I pulled over about 30 miles before the border crossing around 11:30 p.m. to catch a nap, the upcoming 120 miles to Tok an easy stretch. Border check was quick and I found the Alaska side of things well-maintained. I listen to book audiotapes while I drive, a suggestion I appreciate from my sister. I’d just changed CDs, noted that I had an easy quarter tank to get me the 90 miles, and had a conscious thought of my speed, 40 mph, being very leisurely indeed. I saw headlights beyond the hill ahead and wondered at another driver on this lonely stretch of road at 2 a.m. In an instant I was blinded by moose lights and bright head lights on a rig barreling down the center line straight at me. I swerved to the right, got past with feet to spare and felt the shoulder snow grab me. I sailed about 100 yards over the berm and gently floated to a stop – buried. The other truck was apparently unaware he’d run me off the road because there were no lights in sight in either direction.
Well. The truck was still running, the headlights still on, and I had heat. I pushed open my door and crawled out into the snow. With no cell service, and in a logical frame of mind, I thought to myself how glad I was to have a shovel in the back. And chains. And a tow strap. And then I thought how few people would be on this highway at 2 a.m. in the middle of February, so I put on some gloves, grabbed the shovel and began to dig myself out. Three hours later, I was back in the truck, heater going full blast, thawing out fingers and toes, debating on whether to put the chains on and try to get myself out, or wait for the good samaritan bound to come by in the next three days. Chains it was. Dig out the tires even further, down to grass and gravel. Lay under the front end, fasten the inside, then the outside with stiff fingers, then move to the other tire. I walked around the truck, dubious in my expectation for success. This snow was like salt, sand, granulated sugar, with nothing for traction. The slope was steep enough that it gave me pause when shoveling out the downhill side for fear it might slide and trap me against the snow bank, but I was high-centered enough to be secure. Back on the uphill side, I got down on my knees and dug out the underside. Another hour passed. Cold. Wet and cold. Not a good combination, so into the truck to warm up. An hour later, I was ready to try backing out. I made it about six inches before the back end slid back downhill. WELL, FUDGE.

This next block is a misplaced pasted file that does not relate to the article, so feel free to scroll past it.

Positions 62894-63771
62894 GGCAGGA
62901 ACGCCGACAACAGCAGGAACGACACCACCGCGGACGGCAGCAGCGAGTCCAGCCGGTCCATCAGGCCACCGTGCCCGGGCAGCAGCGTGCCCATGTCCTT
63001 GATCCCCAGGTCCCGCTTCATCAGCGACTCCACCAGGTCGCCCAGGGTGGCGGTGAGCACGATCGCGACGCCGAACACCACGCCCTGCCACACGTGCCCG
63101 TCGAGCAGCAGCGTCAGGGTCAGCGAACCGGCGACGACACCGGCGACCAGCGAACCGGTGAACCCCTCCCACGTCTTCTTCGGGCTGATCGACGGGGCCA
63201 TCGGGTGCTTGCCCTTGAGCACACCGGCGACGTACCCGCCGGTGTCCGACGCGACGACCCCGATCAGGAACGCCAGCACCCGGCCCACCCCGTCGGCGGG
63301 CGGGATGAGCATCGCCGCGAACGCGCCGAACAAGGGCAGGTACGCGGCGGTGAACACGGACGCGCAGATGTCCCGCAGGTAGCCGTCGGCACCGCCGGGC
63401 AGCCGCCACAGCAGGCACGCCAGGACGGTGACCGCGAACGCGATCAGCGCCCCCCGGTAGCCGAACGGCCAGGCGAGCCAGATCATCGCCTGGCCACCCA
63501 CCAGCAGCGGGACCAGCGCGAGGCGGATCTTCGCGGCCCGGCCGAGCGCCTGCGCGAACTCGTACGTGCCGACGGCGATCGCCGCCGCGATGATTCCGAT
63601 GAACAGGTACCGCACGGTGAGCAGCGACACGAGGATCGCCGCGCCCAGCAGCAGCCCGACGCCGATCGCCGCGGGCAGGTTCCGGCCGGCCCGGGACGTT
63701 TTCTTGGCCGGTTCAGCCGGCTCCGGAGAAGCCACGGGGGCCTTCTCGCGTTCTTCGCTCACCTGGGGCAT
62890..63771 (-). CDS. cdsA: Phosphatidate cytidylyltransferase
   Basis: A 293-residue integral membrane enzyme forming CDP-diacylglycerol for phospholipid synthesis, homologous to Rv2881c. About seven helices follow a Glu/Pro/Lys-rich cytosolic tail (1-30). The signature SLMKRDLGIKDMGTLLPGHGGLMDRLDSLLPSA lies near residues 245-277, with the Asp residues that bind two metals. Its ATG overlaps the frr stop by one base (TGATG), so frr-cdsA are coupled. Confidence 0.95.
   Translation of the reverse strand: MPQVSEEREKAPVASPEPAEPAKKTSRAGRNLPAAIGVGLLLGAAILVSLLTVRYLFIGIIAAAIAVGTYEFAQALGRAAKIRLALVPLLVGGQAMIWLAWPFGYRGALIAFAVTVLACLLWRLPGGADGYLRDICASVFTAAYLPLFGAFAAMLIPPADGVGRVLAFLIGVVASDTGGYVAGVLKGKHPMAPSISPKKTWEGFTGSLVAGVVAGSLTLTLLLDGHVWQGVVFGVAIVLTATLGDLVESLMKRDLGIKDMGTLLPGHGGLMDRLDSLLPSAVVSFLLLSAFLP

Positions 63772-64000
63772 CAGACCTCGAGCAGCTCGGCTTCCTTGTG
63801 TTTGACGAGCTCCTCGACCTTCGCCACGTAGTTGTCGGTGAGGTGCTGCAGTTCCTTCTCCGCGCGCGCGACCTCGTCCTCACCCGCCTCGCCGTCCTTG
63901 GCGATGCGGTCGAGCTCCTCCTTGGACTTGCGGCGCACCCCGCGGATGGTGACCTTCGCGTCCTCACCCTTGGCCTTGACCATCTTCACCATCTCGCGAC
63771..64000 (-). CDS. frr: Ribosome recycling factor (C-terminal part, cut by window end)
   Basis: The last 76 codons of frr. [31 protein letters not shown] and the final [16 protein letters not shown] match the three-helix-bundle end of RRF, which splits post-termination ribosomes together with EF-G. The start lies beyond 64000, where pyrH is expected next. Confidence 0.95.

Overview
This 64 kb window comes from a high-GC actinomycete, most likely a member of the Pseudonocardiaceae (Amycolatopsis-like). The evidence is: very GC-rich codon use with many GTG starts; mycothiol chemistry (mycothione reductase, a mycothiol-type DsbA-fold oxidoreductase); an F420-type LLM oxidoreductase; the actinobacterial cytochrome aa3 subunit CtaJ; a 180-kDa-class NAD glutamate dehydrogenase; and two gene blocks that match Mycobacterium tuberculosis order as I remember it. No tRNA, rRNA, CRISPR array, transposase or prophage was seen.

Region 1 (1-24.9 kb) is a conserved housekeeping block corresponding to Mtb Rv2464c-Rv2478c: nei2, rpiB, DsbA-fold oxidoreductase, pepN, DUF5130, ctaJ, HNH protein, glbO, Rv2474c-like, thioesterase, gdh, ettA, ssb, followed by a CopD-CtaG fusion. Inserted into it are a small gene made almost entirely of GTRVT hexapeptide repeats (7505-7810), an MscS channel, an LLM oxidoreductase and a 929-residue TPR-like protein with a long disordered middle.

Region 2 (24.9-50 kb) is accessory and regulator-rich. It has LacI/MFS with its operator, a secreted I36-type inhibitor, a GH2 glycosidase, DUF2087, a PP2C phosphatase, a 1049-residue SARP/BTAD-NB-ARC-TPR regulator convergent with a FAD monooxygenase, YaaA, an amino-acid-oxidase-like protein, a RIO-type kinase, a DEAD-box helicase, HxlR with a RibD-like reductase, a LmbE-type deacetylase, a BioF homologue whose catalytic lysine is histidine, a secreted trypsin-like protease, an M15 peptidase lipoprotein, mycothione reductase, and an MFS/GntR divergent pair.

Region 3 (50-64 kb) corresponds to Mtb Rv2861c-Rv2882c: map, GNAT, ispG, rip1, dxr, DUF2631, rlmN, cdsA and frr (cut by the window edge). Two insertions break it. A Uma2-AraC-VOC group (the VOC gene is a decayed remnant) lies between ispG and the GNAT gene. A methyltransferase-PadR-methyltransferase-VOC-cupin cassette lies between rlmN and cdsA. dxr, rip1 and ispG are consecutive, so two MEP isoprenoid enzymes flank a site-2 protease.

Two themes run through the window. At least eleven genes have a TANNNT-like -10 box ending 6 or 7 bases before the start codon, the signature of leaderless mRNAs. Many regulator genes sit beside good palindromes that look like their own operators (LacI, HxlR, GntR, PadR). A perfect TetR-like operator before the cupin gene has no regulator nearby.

Around 8 a.m. a kid in a dog truck, the kind that transported an entire kennel of canines, offered to help. Good kid. His name is Grayson Bruton, or some similar spelling, 17 years of age. He got me back on the road, learned how to take off tire chains, and he made $100. Another $100 went to the other kind soul who stopped to assist, making the first call ever on his new satellite phone. AAA is worthless if you can’t tell them what region of Alaska you’re stuck in, obtuse to the meaning of -30 temps, and that there is no “closest” town in that “region” of Alaska. After 20 minutes of geography lessons and the worst kind of elevator music, I hung up and gave the fellow $100 for his trouble. He assured me satellite phones don’t cost $5 a minute anymore, but I’m not so sure. What I am sure of is AAA needs to update their maps of Alaska or not advertise service in the state.
By 10:30 a.m. I was breakfasting at Fast Eddy’s in Tok, and by 4:00 I was in my own driveway, unloaded, and very glad to be home. Considering I’d spent a night in the middle of nowhere (according to AAA), had established my good fortune by remaining among the living, and made good time despite the detour and delay, I’d say all’s well that ends well, and driving sure beats TSA.